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"Anything," the Swede said as tremendous spiders came after him in the Ingmar Bergman movie, "can happen." During its first two unstimulating seasons, even giant tarantulas would have had a hairy time stirring up interest in the American League West. Now, suddenly, something might happen. Consider the possibilities:

1) A team that 12 months ago looked like the perfect neighbor for Disneyland—the California Angels—has acquired major league bite. It could be the most interesting team in the division—or even the best.

2) If California bites, the bitten will be the Minnesota Twins, who have never before had to cope with such a possibility.

3) Charles O. Finley—owner of the Oakland A's—could finally have a team as aggressive as he is.

On the hazardous premise that the most interesting bet is the best one, take the Angels first. Andy Messersmith, who looks like Ryan O'Neal of Love Story but chews tobacco, says, "I'd like to do it up big, if you know what I mean. I would like to see it come down to the last day of the season, me pitching, and we win it 3-2. We certainly look good on paper, don't we? But there are a lot of intangibles involved."

The first intangible is Messersmith. Last year he had arm trouble, rib cage trouble and minimal rapport with Manager Lefty Phillips. When Messersmith was right he was unhittable. Unfortunately, he was hittable far more often than he was right. Still, he has as heady a load of stuff as was ever intercepted on the Mexican border, and if he is fully functional this season he should give the Angels another intangible, one that new Angel Tony Conigliaro alludes to when he says: "We have talent, but I've been on talented teams before. You need something more—like the spirit we had in 1967 when Boston won the pennant. Guys were on their feet in the dugout, cheering every batter."

Last year, with Phillips exercising nonelectrifying leadership and Alex Johnson, the league's leading hitter, behaving so unaffably that his wife apologized to the wives of the other players for his behavior toward their husbands, the Angels were hardly fraternal. But then they were not all that strong either, and muscle, the organization keeps telling itself, can lead to brotherhood. With Conigliaro and Ken Berry joining Johnson, the team should have significantly more offense in the outfield. It should have significantly more defense, too, if the fleet Berry in center is not worn to a nub ranging to his left and right covering for the other two.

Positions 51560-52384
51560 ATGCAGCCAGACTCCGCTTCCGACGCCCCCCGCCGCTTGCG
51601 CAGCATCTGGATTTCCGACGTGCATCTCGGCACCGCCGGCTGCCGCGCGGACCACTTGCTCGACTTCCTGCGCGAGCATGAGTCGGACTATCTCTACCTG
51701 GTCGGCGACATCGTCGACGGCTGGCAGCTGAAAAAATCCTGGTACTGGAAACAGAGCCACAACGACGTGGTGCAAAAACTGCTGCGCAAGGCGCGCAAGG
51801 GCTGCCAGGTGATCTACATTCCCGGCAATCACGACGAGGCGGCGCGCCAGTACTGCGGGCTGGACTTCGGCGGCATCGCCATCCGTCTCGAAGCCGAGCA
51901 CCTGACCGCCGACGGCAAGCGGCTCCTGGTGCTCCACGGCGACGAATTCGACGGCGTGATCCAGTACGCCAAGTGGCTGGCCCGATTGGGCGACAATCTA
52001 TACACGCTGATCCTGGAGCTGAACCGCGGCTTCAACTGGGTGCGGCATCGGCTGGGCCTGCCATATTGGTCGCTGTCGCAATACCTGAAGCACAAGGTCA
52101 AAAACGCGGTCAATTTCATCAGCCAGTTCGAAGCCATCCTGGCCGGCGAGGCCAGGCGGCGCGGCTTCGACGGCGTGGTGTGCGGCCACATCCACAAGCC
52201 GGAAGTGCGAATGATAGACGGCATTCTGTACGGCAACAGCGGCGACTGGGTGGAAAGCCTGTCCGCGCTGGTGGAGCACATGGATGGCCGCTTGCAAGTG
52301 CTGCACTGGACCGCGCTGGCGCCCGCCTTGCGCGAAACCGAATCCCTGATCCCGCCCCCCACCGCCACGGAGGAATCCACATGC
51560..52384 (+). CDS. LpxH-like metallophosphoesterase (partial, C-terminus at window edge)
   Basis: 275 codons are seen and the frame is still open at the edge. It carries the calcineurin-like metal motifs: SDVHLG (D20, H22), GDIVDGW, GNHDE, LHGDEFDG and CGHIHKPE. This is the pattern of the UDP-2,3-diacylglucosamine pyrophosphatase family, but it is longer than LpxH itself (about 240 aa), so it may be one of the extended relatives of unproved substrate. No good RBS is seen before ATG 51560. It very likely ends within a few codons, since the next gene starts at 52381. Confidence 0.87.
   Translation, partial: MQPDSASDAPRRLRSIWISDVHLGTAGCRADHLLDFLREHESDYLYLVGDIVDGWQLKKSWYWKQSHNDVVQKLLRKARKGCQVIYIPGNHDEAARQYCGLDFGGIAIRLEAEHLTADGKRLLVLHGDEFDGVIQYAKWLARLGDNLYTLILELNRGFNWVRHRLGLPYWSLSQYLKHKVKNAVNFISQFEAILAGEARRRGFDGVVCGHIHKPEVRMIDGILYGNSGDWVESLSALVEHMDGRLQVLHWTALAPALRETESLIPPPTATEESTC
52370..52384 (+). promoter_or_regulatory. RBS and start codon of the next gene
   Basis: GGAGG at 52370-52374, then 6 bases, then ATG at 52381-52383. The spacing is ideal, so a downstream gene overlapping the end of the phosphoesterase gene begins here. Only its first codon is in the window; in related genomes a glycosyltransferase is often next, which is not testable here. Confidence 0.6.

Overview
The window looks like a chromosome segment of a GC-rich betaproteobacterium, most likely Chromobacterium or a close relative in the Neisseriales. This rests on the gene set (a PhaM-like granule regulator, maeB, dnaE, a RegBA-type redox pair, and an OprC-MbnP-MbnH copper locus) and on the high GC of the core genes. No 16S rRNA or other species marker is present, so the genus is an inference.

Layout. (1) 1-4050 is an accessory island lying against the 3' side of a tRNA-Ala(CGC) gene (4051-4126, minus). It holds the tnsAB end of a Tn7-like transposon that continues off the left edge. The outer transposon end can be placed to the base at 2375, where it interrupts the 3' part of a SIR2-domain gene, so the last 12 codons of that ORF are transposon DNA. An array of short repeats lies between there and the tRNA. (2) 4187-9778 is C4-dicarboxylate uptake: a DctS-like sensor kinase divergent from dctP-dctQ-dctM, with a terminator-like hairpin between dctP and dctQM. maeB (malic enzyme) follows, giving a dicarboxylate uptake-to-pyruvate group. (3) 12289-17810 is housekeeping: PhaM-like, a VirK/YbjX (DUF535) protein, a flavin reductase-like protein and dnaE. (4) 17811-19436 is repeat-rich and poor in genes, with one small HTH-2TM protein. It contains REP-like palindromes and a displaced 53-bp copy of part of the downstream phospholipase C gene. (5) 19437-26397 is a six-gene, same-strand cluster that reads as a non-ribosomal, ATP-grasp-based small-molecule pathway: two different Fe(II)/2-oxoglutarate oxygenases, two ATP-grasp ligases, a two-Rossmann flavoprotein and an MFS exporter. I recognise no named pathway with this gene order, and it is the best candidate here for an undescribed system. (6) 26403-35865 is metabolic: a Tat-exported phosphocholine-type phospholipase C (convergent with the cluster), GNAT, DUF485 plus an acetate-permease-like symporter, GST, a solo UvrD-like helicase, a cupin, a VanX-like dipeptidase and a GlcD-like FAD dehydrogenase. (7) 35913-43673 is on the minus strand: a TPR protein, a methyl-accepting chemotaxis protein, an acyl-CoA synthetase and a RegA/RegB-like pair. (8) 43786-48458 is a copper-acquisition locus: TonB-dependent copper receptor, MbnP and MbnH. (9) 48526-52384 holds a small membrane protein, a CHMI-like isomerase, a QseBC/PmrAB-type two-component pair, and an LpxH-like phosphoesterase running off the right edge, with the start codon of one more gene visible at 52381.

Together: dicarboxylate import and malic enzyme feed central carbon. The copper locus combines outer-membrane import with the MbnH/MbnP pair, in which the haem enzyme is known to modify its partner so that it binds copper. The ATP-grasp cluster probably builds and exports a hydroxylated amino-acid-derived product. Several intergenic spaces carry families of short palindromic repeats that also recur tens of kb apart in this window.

Jim Fregosi, who batted in 82 runs in 1970 and had 22 homers, Ken McMullen, Sandy Alomar and Jim Spencer remain a good infield. The starting pitchers—Messersmith, Rudy May, Tom Murphy, Jim Maloney and last year's 22-victory surprise, Clyde Wright—are the deepest group in the division. The lone area of concern there is Maloney, whose injured Achilles' tendon kept him from winning a game for Cincinnati last year. Maloney is neither as strong nor as fast as he used to be, but he is making up for the few infirmities of advancing middle age (he will be 31 this June) with guile. The California bullpen is not as strong as it was, however, with the departure of Ken Tatum.

Minnesota has three starters of note—Jim Perry, the Cy Young Award winner, Ricalbert Blyleven and Tommy Hall, who ranks No. 1 on the Sister scale (page 73), an astounding 307 points higher than the American League's second most effective pitcher. But after those three comes the deluge—or rather the Twins had better pray for a deluge every fourth day. "Perry, Blyleven, Hall and let the rain fall" does not scan as well as that old Spahn-Sain thing. but it may add up to more wins because the Twins have two of the best short relievers in the business, Ron Perranoski and Stan Williams.

Although they seem venerable in spots, the rest of the Twins look formidable, too. Rotund Harmon Killebrew, 34. doubtlessly has more 40-homer seasons tucked away, Leo Cardenas is ready to prove that his 32 years are the blush of youth, and Tony Oliva and Cesar Tovar are in their playing primes. Manager Bill Rigney says the Twins will run more this year, which is what they did in their pennant years of '65 and '69 and forgot to do in '70 when Rod Carew, who is mended now and ready to take up where he left off last season with a .366 average, broke his leg. But the Twins will have to be improved if they want to outdo the Angels.

For three years Oakland has been promises, promises. The A's still are promising, but the assets they will draw on are real—and sometimes unreal. They have, for example, an honest pitcher in Chuck Dobson, who has admitted that he takes greenies (when he has to pitch with the flu) but thinks his pill-popping has been blown up way out of proportion, a redeemed moving man in Second Baseman Dick Green (he announced in the winter that he was going to quit baseball forever and remain in Rapid City, S. Dak. and devote his time to his trucking business) and established talents in Sal Bando, Rick Monday, Felipe Alou and Campy Campaneris. In addition, Oakland has a happy Reggie Jackson. Last year Jackson developed such strained relations with his employer that while scoring after one of his rare (23) home runs he looked at Finley in the stands and shouted an alarming suggestion. This spring Jackson chucked the heavy-handed repartee, reported to camp on time after tending to his real estate business in Tempe, Ariz. and started hitting home runs as soon as the exhibition schedule began. One reason for this was his choice of winter bosses. Jackson played in the Puerto Rican league, and Frank Robinson was his manager.